Let me start by saying I actually very much like "Wrecking Ball" as a Miley Cyrus single. It's got that "I Knew You Were Trouble" vibe while also allowing a pristine vocal comp to make the former Disney star sound like an honest-to-God grownup. It hints the tabloid trubs from her engagement to Liam Hemsworth, exposing 100 million times more emotions than her dark comedy/summer hit "We Can't Stop."
There are some problems with this video. Allow me to explain.
1. In the Crying While Singing genre, you do not start with the crying. This quickly reminded me of Duncan Sheik's 1990s chart-topping single "Barely Breathing," what with the kissing away of saline tears. These may very well be genuine eye leakage, but it's faking your way to emotional orgasm as a video piece.
See Bieber, Justin: "As Long As You Love Me"
See Monae, Janelle: "Cold War"
2. Sexual intimacy with filthy, dirty, destructive objects... I see what you did there. Metaphors! But it's around the first time Cyrus' naked nethers make contact with a literal wrecking ball that remind me of girls who ride the New York subway in skirts and no undies in summer: basic human sexuality takes a turn for the yeccch. While the sight of anybody naked would unfurl many's flags, this just makes me squirm like a bare back on a mound of rubble. Oh wait.
Peter Gabriel, have you anything to say for the example you've set? This is stupid.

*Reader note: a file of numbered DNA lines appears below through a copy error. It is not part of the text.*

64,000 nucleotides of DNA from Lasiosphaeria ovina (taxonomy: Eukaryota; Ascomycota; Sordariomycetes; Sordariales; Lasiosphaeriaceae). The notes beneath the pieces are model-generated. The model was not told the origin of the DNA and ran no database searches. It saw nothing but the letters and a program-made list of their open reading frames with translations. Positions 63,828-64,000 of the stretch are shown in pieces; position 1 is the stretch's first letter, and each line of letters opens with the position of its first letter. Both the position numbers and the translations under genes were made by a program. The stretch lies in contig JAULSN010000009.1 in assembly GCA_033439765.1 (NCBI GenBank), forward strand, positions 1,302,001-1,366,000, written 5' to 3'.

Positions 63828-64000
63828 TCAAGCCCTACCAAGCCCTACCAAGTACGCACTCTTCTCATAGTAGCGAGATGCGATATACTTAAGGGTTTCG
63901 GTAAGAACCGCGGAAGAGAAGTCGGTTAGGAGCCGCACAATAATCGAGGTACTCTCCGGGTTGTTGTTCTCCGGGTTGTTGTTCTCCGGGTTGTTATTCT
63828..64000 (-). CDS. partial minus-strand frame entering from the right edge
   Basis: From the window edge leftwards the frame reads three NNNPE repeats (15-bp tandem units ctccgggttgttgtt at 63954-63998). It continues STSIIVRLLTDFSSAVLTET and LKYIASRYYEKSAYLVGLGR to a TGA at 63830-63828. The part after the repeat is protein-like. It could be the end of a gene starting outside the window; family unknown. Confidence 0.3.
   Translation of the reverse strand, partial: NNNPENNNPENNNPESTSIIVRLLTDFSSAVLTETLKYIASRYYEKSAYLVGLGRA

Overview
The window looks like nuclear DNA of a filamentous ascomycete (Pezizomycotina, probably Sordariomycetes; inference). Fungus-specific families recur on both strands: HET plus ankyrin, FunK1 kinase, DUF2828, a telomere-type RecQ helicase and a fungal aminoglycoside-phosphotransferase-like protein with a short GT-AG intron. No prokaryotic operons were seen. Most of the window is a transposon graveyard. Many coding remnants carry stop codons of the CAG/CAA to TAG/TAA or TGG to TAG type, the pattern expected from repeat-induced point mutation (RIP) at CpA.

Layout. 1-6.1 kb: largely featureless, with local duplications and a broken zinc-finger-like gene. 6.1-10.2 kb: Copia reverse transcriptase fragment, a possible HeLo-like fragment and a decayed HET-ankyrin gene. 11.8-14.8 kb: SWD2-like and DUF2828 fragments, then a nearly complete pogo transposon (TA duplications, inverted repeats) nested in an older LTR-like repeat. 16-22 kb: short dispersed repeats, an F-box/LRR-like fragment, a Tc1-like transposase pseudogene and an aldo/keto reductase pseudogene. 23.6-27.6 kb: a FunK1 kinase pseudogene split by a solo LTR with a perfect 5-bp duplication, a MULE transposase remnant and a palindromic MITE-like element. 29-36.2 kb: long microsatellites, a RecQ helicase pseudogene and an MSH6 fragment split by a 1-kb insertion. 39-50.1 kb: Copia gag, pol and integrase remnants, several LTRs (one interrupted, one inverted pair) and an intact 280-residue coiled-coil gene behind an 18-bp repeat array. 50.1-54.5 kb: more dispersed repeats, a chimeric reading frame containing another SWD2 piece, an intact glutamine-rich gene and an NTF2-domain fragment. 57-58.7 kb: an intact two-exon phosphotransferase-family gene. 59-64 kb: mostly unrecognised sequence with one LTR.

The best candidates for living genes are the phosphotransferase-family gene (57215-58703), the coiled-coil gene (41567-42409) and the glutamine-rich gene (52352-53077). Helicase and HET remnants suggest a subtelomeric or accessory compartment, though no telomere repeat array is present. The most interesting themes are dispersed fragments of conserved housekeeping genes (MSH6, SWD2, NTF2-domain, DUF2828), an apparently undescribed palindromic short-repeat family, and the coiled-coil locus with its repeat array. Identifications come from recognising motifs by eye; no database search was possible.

3. This video was likely shot before Cyrus' scattershot MTV VMAs performance, which only continued the crescendo cries of "Hannah Montana All Growed Up." Personally, I didn't have a problem with the racy nature of that televised performance, but I did with her use of black women as her personal line of cred(it).
Here, she is subsisting purely on the carnal, erasing whatever good feelings I had for the song by displacing genuine emotional value with a ball-and-chain stripper pole, an image so desperately mixed, she probably had to go method to justify the inanity.
Dotting the soft porn with emotional lip-syncing does not make up for this, nor does it surprise me, the most shocking element being the volume at which I said "DUH" in learning that Terry Richardson directed this pile.
4. Cyrus' handlers are well aware of Billboard's recent rule additions to the Hot 100 now include YouTube views. Yes, Psy and Baauer benefited from this. So did Robin Thicke's "Blurred Lines," as did Justin Timberlake's "Mirrors," both of which feature naked women.
Don't pretend there aren't at a zillion people on the planet who are Googling the query "Miley Cyrus naked," and guess what will pop up as the top entry? (I mean aside from this blog post. You knew what this was.) See you at the top of the charts?
"Wrecking Ball" is off of Miley Cyrus' "Bangerz," due on Oct. 4.